Apparently this past Sunday was the feast of “Our Lord Jesus Christ, King of the Universe”, so I am not sure this is typical of today’s masses.  The homily was all about how Christians are still sneered at for their beliefs, which I can get behind as wrong.  But then he went on and on about fighting against secularism, and that’s where the hairs on the back of my neck stood up.  We need to fight against secularism in schools and courthouses.  Actually, no, no we don’t.  Catholicism doesn’t belong in those places.  This goes back to me valuing the beliefs of others and being empathetic to their situation.  We have every right to our beliefs but so do they.

Are we really so conceited to think that Jesus is the king and EVERYONE should acknowledge this fact?  I started to wonder what they were teaching my son in the little room the young disciples were brought to.  Did I approve this message?  My son tends to be someone who really takes in all of his learnings and lives by them.  Did I want him living by this type of message?  This kind of myopia?

And a bigger question came to mind – If I am not going to get on this bangwagon of Jesus is the king and you should all heed His word, do I belong in a Catholic or even Christian church?  I never felt like I didn’t belong in the Catholic Church.  I always felt I could agree with the key messages and beg to differ with how they were applied.

However, a belief in Christ as the Messiah is Christianity.  If I don’t believe that He is the be all and end all, can I still be Catholic?  Can I believe that all religions have equal value and still be Catholic?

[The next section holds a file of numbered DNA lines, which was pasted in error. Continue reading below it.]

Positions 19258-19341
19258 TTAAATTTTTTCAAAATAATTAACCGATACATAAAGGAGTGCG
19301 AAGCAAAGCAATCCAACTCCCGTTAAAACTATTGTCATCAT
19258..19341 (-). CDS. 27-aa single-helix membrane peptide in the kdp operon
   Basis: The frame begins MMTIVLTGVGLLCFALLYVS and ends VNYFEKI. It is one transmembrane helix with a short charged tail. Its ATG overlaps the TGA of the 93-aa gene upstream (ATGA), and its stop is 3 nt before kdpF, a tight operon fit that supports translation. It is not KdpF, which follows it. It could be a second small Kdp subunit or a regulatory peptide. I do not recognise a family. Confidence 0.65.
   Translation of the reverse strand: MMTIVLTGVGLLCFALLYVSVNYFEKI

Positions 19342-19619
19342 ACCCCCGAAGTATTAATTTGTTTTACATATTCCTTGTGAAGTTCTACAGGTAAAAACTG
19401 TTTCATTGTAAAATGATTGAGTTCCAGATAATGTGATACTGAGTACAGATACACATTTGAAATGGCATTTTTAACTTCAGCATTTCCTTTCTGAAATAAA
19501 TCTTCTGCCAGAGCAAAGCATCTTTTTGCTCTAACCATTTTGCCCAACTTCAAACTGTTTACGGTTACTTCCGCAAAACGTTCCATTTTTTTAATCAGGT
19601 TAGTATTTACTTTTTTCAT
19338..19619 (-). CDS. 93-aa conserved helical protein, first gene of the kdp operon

Is it okay for me to view the Bible as just a collection of stories that provide important guidelines on how to live and still be Catholic?

If I am not Catholic, what am I?  Being Catholic is more than a religion for me.  It is about my childhood, a lot of beautiful traditions that will otherwise get lost.  My son came home from religion class yesterday with a picture of an advent wreath.  My mind immediately went back to my elementary school days, where these wreaths would be on full display during Advent, as a reminder that the season was about more than presents.  I remembered painstakingly recreating these wreaths from paper.  My dad and my husband had never even heard of an Advent wreath and that made me sad.  If he had never gone to religion class, I wouldn’t have had these wonderful memories and a tradition that used to mean so much would be lost.

Is it okay that I find meaning in these symbols, without believing that Jesus is the one king we should all follow?

I totally believe you can be a good person without being a religious person and I think I am a good person.  But how much of who I am was created by this religious foundation?  It is becoming clearer to me that there is still a lot of religious teachings hiding beneath my non-religious exterior.  If I don’t give my children the same foundation will something be lost?

Is it okay for me to view the religion as a place for comfort, a place for community and a place for my children to learn a strong foundation of what it means to be good, without buying into all the rest?  Am I just over-thinking this whole thing?

If you know me, you know that I am always open to discussion, debate and more information.  But this time, I am asking for it.

Did Santa create the universe?

My son started saying/asking things that bothered me.